If you’re not in that role, how do you generate the kind of relationship, the language, the set up, the context to be able to get your leaders attention, that they need to be doing something different than they already are? Again, it’s about making the
27:19:17 – 27:46:01
invisible visible. And so what we’re after here is you reflecting on how can you be a stronger contributor by being able to provide the kind of feedback that will enable your leaders to course correct themselves of their own mindset and behavior so that they can have a more positive impact on others and certainly on the projects they hope will be successful.
27:46:01 – 28:07:01
So I’ve talked about a lot of things that sponsors can do need to do. And again, a lot of it is new for sponsors. So do they need to do all of this? No. Any of these ten areas will support the success of the change effort, but teaching them about good sponsorship.
28:07:06 – 28:44:18
Having them claim I am a transformational sponsor and I understand my role. This is essential, especially at startup or before startup, so they know what’s going to be required of them when they launch a major change effort. Now, I would assume you’re calibrating all of this information to the appropriate magnitude of the changes you’re working on. And if you’re well into a change effort, it’s still an opportunity to raise some data and have a change leader play a more proactive, visible role.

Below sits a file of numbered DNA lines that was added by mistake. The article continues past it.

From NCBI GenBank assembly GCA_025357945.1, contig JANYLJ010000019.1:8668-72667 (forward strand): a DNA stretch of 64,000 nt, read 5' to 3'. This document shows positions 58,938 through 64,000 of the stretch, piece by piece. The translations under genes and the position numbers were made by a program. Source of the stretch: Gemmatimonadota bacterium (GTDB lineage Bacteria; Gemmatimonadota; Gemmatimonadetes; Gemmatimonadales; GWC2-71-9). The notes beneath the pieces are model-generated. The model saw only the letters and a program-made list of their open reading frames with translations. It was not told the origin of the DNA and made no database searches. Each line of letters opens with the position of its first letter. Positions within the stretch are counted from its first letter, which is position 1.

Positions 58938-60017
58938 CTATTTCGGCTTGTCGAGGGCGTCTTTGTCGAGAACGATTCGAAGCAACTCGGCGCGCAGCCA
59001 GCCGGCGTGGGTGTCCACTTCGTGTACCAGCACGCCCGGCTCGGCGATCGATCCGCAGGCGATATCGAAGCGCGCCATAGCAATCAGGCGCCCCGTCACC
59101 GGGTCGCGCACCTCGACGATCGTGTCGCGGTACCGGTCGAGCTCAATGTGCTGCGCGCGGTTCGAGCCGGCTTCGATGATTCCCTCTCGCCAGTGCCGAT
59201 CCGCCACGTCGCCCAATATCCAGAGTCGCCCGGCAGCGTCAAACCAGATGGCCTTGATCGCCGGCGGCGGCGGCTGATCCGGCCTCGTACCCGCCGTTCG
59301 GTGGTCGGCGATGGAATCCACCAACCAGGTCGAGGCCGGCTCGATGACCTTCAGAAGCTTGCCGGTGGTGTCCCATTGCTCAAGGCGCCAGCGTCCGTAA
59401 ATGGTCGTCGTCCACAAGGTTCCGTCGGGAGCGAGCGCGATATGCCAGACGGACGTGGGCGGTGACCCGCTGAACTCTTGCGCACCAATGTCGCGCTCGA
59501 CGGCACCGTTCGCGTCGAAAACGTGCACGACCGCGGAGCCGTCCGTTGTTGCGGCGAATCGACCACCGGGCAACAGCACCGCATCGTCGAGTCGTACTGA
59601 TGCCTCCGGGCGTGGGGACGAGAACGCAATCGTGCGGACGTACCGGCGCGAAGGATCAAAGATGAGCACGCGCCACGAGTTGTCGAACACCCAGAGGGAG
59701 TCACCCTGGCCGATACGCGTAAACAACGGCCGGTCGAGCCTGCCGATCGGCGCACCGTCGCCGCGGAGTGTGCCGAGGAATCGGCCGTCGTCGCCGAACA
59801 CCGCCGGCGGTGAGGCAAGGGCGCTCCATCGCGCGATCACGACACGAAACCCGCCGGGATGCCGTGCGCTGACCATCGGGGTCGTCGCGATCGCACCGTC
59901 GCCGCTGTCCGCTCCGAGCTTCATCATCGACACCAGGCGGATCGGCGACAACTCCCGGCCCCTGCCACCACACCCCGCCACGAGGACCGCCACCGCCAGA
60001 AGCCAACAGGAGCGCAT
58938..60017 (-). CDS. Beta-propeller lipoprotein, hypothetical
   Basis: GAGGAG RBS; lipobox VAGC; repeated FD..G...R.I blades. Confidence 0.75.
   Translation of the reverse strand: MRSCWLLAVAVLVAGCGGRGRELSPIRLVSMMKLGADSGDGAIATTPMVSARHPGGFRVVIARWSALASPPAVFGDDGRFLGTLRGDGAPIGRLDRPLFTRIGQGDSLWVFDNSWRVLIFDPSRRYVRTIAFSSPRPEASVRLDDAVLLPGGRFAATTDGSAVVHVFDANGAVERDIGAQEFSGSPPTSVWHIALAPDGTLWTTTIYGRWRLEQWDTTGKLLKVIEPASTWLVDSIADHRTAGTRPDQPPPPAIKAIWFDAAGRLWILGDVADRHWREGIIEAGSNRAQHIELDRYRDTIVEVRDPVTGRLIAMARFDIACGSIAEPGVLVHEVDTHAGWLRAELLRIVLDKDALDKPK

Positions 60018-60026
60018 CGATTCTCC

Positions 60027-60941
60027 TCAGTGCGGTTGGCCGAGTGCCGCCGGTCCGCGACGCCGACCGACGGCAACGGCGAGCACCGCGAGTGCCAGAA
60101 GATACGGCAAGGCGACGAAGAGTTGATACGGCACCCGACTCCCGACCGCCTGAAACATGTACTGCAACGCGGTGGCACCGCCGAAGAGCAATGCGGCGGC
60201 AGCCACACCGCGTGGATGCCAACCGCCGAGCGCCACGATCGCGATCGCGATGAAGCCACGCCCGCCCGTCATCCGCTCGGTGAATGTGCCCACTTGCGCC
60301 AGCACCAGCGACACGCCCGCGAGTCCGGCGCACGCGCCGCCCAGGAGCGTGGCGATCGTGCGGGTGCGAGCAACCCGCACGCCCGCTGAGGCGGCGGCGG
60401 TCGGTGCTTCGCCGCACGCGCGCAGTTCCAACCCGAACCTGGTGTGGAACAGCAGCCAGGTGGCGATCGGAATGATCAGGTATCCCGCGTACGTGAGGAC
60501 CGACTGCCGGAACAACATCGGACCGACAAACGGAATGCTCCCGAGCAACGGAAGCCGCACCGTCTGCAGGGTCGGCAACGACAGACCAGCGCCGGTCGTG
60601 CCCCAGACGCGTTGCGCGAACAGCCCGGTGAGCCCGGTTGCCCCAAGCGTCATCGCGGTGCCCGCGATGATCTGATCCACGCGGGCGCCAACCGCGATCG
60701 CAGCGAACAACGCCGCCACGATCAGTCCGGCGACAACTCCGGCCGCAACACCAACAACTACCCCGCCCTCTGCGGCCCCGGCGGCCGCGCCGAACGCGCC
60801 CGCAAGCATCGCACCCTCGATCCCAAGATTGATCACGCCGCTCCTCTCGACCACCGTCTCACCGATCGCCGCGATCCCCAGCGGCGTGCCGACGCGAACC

28:44:20 – 29:17:11
I always assume that there’s room for a stretch for candid communication, for feedback, and the opportunity to support leaders, to support the success of the work they’re asking of the organization. So transfer occasional sponsors. The leaders Real role in change. So given Margaret’s question, how do we get their attention? How do we get them them to participate? Any of these strategies will support your success.
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I hope you’ll be able to take them seriously. Generate some data, get the attention of your leaders, and create a sponsorship development strategy.
29:30:18 – 29:43:08
Thanks for spending some time with me today. I hope you gain some valuable insights for your work. Please send me your questions and challenges by going to askdrchange.com